Buying Clematis in Autumn

Autumn is a GREAT time to buy clematis!  Not only do many nurseries offer the last of their raggedy-looking but healthy clematis at great discounts, but also fall is an ideal time to plant clematis in the Pacific Northwest.  

Choosing a Clematis Variety

If you have a smart phone, the easiest way to pick out which available clematis variety you want is to google Clematis on the Web, a fabulous website with photos and detailed information on thousands of clematis.   Not only can you see what the flower will look like, but you can also find out when it blooms, how big it gets, how hardy it is, and much much more.  If you don’t have a smart phone, write down the names of some of the clematis available at the nursery and check them out on your home computer before buying (I know, I know, that means two trips to the nursery–how much of a hardship is that?).

Choosing a Specific Plant

Now that you know which variety you want, check to see if there are multiple pots of that variety.  If so, look carefully to see how many stems (or vines) there are at or near the base of the plant.  The more stems the better! A plant with multiple stems will generally be a much healthier plant over the long haul.  Check the two photos recently taken at a local nursery–the one at the top of the page has three stems; the one below only one.  Buy the multi-stemmed plant!

Upcoming Topics:  Planting tips; October-blooming clematis; harvesting seedheads–so check back!


  1. Patrick said,

    February 23, 2016 at 3:22 am

    Hi –
    I’m confused 😦 ! I’m reading and reading and reading up on growing Clematis – and I see 2 words, “stems” and “vines” and sometimes the author uses them interchangeably and that causes confusion. I think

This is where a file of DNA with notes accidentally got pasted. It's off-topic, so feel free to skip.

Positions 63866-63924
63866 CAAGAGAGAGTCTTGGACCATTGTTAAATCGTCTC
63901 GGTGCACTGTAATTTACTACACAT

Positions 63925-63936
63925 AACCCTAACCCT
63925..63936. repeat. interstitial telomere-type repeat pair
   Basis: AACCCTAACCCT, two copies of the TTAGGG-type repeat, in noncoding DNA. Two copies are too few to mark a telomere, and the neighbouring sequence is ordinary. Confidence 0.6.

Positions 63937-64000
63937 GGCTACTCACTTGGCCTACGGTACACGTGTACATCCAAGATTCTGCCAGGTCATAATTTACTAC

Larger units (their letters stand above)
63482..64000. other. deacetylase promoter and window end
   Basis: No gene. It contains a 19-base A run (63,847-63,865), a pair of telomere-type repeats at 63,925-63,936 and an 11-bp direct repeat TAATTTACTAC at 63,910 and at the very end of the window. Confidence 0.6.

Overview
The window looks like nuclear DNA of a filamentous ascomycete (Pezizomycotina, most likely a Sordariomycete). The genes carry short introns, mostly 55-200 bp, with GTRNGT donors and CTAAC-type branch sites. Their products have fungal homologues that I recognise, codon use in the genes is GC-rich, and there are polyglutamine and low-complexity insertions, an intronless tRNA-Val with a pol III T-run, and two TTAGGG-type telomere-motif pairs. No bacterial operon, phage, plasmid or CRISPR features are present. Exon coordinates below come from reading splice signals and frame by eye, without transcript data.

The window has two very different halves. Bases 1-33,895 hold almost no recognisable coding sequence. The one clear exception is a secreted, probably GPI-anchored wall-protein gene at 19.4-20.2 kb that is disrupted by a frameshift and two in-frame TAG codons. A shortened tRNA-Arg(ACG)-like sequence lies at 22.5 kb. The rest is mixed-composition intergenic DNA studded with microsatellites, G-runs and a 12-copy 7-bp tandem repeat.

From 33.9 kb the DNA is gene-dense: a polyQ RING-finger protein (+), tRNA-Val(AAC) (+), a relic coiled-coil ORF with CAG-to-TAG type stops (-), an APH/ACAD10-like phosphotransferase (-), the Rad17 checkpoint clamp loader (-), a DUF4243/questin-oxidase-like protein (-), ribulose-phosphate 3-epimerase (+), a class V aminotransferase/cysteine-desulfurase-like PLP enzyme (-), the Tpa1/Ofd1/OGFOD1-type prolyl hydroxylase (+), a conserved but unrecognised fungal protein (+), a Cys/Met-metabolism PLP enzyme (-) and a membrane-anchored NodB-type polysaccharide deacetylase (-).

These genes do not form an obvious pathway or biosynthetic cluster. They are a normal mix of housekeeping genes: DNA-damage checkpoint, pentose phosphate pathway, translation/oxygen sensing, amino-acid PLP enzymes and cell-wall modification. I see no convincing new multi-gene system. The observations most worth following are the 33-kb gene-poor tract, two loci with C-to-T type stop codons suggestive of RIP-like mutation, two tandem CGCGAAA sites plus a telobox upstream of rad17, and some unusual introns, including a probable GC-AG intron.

of the “stems” as the little ‘arms’ or appendages that grow off of the “vines”. I think of the “vines” as the main large growth of the plant.
    But I see certain authors use the word ‘stem’ when infact they are referring to the main vines. Wow. As a new grower of Clematis, this sure is confusing !


    • February 23, 2016 at 5:47 pm

      Hi, Patrick,

      I can understand your confusion. I think the reason that stem is so often used to indicate a single vine of a clematis plant is that the whole plant with all its individual vines is referred to as a vine. You are right, we also refer to leaf stems, or petioles. Personally, I generally use the word vine to refer to the whole plant and either individual vines or stems to refer the separate parts of the vine. And I use the terms leaf stem or petiole to refer to the small bits that end in leaves.

      Hmmm, I’m not sure this is any clearer!



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